This is the end result of laws that are not debated transparently or done so secretly or in a callous manner. Someone down the road will have to bear the consequences and this unfortunate doctor will now have to pay a heavy price.

This doctor’s ‘crime’ was not that he performed an illegal operation, killed or maimed a patient, cut off a baby’s arm or transfused HIV blood into a trusting patient. He apparently is a qualified doctor unlike some ‘sinsehs’, ‘bomohs’ or beauticians who masquerade as doctors and carry out clinical procedures.

His crime was a technical one. He did not register his clinic. His first duty would have been, like any other doctor, to see to his patients’ health. It doesn’t bear logic that not registering his clinic would kill his patient.

Many doctors were wary of the implications of these punitive punishments when Chua and the current DG were actively campaigning for this law. All their assurances that doctors will not be punished on technicalities has now come to naught as evidenced by the lop-sided punishment this doctor – who apparently didn’t have the financial means to defend himself – received.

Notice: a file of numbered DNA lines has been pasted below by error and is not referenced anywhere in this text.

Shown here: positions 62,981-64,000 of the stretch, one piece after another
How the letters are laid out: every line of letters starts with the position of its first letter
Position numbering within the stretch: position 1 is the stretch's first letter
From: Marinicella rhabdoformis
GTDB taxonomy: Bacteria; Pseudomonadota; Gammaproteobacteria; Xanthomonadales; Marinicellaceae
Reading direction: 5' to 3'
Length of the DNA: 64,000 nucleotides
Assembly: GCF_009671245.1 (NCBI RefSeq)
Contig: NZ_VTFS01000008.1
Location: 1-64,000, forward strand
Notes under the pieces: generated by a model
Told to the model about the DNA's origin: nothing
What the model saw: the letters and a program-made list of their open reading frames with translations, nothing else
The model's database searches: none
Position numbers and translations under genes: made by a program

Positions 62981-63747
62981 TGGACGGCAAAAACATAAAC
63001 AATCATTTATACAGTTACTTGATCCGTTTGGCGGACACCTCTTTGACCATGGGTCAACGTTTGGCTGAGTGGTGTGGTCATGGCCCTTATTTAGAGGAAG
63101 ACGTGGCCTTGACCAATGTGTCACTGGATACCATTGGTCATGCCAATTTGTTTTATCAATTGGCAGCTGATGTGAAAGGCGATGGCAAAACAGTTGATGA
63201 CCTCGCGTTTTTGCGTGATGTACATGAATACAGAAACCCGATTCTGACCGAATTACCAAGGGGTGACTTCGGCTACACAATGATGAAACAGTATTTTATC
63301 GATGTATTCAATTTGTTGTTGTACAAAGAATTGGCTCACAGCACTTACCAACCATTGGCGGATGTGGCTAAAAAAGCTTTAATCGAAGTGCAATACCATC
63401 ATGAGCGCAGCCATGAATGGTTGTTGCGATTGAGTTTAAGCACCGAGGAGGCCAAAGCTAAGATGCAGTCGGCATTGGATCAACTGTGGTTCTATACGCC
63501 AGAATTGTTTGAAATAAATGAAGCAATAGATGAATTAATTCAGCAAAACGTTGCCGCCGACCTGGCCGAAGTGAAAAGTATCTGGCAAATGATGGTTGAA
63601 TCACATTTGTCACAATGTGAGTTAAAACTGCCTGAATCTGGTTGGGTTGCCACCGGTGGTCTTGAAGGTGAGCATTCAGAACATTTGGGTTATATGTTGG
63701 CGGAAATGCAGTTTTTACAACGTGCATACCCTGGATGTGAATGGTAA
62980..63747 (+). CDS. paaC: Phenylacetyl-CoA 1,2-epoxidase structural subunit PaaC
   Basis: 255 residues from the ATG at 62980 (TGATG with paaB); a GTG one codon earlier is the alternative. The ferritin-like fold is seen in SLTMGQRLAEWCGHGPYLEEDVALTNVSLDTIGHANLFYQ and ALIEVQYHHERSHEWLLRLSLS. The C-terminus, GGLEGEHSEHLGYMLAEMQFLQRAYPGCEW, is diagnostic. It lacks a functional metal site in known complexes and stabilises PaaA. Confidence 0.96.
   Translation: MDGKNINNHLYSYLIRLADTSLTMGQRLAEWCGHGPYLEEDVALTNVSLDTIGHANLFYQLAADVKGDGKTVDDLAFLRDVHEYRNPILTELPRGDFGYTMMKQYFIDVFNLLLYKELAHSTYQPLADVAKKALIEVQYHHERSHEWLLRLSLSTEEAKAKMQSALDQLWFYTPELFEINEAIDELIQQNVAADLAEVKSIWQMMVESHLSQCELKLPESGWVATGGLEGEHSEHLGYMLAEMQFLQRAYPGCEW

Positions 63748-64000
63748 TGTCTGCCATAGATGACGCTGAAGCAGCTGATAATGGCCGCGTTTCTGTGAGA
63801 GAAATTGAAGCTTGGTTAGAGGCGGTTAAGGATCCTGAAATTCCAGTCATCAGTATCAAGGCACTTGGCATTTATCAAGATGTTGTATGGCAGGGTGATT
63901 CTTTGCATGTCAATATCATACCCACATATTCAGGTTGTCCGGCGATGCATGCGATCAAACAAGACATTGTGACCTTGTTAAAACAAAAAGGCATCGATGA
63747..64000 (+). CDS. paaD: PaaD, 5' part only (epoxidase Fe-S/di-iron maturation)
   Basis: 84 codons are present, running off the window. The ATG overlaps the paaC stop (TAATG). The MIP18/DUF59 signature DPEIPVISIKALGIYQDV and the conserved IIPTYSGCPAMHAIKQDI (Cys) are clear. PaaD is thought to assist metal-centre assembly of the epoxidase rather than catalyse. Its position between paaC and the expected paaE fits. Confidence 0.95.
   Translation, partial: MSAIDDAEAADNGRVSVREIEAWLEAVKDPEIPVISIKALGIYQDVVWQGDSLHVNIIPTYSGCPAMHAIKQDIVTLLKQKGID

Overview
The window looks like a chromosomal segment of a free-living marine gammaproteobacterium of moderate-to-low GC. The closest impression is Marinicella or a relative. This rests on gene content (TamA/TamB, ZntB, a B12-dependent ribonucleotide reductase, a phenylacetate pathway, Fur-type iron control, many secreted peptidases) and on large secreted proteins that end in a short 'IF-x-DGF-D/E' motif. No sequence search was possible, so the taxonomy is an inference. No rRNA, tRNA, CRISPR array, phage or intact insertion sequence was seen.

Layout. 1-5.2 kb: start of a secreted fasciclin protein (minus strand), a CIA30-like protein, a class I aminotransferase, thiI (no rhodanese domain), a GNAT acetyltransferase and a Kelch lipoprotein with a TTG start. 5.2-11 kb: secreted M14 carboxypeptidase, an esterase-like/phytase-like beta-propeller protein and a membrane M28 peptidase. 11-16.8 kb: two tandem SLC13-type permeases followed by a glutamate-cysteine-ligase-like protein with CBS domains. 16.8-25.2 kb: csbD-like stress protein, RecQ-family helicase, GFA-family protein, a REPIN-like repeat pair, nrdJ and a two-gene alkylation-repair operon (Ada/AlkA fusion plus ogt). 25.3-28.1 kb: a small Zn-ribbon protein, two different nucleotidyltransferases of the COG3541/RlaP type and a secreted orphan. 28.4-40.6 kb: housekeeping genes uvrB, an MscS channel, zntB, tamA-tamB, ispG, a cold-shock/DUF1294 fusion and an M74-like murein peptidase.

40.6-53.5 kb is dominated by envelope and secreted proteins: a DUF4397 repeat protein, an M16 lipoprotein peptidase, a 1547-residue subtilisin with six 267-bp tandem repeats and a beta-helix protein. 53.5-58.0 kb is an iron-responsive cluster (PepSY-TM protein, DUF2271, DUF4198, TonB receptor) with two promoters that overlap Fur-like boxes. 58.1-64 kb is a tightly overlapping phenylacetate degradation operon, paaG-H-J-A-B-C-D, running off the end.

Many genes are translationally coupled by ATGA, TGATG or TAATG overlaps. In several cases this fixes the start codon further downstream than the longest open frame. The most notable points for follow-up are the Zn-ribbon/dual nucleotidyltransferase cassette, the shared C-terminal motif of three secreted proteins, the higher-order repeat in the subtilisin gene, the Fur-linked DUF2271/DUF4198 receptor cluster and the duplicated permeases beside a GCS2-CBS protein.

Not only will his family will be left to fend for themselves but in all likelihood his career as a doctor may come to an end. This Act was passed in a rush and now has clearly been applied in bad faith.

Without doubt, this incident will only erode further the trust doctors will have on an already disorganised Health Ministry.

Jailed doc: Health DG to blame

JB Edwards | Feb 4, 08 3:26pm

I refer to the letter Unregistered clinic no reason to jail doc.

It is with regret that medical practitioners learn of a doctor being jailed under the Private Healthcare Facilities and Services Act 1998 (PHFSA) for not registering his clinic. This is clearly not what was promised to doctors when both the current Director-General of Health Ismail Merican and the previous Health Minister Chua Soi Lek were all gung-ho about implementing an Act that was clearly poorly drafted.

When the PHFSA came into effect on Nov 1, 2006, there was great resentment and distrust among private doctors. Despite the misgivings of senior GPs, specialists, ex-DGs, ex-Malaysian Medical Association chairmen and even a senior judge both the minister and the DG ran roughshod over their objections in implementing this law.